The Supreme Court of New Jersey declined to review a case this week that alleges state regulators shouldn't have allowed Horizon Blue Cross and Blue Shield to relegate hospitals to a tiered network.
The decision by the higher court deals a blow to the three hospitals part of the suit. It was the latest attempt by the hospitals after a New Jersey appeals court in June ruled against their case, upholding the state's decision to approve the plan.
The hospitals allege in a brief filed in November 2015 that the New Jersey state insurance regulators didn't follow legal mandates when it approved Horizon Blue Cross and Blue Shield of New Jersey's OMNIA Health Alliance and Health Plan.
The Omnia plan divides hospitals into two tiers. Patients with providers in the first tier pay lower out-of-pocket costs. The three hospitals part of the lawsuit, which were placed in the more expensive second tier, claim the plan would financially harm them because they could lose a large number of patients seeking lower individual costs. The hospitals also pointed out in the suit that only one of the state's Catholic hospitals was part of the top tier, "limiting the opportunity for healthcare consumers to choose faith-based institutions for care.”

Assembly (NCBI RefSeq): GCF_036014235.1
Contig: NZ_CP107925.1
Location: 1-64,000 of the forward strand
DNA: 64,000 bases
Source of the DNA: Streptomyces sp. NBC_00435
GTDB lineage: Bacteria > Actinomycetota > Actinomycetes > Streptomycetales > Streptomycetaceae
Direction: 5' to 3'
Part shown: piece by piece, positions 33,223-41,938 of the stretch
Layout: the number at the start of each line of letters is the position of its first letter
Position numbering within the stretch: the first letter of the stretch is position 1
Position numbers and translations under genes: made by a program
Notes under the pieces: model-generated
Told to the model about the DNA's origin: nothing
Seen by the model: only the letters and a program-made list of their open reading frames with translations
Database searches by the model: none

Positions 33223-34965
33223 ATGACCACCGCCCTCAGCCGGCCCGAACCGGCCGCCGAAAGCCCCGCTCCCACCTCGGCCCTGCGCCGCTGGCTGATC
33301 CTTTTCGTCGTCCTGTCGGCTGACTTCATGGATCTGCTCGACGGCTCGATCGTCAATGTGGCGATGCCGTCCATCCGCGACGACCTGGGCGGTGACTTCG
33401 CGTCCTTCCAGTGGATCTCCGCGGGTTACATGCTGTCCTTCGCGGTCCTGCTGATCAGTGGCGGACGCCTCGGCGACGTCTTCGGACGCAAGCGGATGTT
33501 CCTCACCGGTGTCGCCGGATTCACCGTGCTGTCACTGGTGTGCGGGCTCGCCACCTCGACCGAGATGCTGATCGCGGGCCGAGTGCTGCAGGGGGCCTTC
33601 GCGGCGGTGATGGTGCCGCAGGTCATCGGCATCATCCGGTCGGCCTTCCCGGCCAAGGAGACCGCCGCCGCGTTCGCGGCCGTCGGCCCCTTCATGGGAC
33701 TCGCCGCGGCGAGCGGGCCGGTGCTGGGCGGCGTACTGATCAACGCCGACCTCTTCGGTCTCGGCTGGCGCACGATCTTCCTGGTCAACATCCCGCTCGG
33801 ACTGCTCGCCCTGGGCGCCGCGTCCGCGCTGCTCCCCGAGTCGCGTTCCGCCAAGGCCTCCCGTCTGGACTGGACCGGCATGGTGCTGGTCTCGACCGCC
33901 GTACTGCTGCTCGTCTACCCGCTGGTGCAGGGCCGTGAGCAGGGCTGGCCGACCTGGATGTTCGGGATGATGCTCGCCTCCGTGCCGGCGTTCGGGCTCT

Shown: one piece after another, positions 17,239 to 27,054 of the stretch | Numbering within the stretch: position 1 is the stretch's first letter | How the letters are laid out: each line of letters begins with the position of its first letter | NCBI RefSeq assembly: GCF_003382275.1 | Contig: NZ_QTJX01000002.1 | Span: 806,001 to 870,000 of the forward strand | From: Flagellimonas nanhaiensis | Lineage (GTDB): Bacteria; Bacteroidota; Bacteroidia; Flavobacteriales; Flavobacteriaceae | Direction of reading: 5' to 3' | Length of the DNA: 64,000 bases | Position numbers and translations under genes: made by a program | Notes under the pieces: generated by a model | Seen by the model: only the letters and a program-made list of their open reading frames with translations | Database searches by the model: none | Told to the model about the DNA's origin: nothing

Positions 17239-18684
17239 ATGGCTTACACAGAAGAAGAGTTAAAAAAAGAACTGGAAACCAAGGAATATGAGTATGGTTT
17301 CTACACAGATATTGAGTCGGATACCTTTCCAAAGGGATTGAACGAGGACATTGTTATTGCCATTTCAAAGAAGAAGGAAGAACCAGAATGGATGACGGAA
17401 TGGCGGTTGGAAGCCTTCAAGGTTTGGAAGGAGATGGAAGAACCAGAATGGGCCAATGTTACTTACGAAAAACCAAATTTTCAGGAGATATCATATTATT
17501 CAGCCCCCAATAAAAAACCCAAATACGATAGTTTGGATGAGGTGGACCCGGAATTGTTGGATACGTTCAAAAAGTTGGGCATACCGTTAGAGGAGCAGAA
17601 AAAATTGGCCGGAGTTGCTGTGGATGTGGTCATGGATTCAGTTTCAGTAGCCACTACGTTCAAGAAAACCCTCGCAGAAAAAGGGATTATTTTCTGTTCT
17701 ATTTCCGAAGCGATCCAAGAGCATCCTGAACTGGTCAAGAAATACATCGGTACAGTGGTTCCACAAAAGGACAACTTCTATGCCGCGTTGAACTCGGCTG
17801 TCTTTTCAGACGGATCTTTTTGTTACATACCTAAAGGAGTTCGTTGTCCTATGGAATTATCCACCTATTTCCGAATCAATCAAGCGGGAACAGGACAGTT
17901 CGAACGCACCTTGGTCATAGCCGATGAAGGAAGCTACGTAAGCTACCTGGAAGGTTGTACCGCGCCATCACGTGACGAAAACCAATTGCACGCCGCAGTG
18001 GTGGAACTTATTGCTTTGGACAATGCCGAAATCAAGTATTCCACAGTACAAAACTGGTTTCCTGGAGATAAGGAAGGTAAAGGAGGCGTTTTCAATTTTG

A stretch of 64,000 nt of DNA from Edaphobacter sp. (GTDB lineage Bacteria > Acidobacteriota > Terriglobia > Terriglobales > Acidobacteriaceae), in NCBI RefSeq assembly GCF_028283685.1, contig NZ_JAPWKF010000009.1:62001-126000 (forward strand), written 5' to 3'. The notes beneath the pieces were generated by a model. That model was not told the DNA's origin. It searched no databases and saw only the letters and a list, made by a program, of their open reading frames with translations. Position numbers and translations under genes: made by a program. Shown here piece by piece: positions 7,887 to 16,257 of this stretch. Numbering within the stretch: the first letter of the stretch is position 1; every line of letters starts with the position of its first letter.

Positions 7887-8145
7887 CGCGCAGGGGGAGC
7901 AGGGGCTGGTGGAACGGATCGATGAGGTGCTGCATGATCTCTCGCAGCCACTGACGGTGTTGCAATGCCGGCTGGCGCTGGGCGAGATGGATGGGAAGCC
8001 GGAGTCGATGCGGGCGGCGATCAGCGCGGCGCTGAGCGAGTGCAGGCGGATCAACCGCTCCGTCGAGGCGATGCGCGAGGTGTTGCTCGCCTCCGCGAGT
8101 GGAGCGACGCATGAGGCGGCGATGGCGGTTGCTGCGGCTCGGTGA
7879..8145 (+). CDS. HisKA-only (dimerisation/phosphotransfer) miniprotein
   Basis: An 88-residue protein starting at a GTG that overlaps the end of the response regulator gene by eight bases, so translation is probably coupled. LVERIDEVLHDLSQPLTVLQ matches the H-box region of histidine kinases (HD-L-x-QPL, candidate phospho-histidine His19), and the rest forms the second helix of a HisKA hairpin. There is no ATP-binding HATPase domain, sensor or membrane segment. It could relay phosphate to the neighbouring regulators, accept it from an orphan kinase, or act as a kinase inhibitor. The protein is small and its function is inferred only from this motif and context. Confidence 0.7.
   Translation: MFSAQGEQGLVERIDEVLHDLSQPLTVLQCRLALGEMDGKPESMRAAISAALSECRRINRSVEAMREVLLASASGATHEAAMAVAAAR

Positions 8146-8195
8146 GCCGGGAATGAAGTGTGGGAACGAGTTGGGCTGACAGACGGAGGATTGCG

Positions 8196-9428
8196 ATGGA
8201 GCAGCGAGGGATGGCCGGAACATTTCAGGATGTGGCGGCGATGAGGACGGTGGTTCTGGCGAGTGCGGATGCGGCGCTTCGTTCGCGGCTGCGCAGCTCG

Initially, 17 hospitals sued the state department, but most dropped their claims. Only Holy Name Medical Center, Valley Health System and CentraState Medical Center remained in the lawsuit.
In a prepared statement, Steven Goldman, an attorney that represented the hospitals, said, “We are disappointed with the Supreme Court's decision to deny our petition. We remain hopeful that the state legislature will swiftly act on pending legislation to ensure that greater fairness and transparency is required in the design of health plans in order to properly protect consumers, lower healthcare costs and avoid potential negative consequences in the healthcare marketplace.”
Horizon CEO Robert Marino commended the court's move. He said in a statement, “The Supreme Court's decision is another win for OMNIA and for consumers seeking relief from skyrocketing medical bills. Healthcare costs are a major problem for New Jersey employers and patients and while some are content to be part of the problem, Horizon is committed to being part of the solution.”
The state's insurance regulators declined to comment.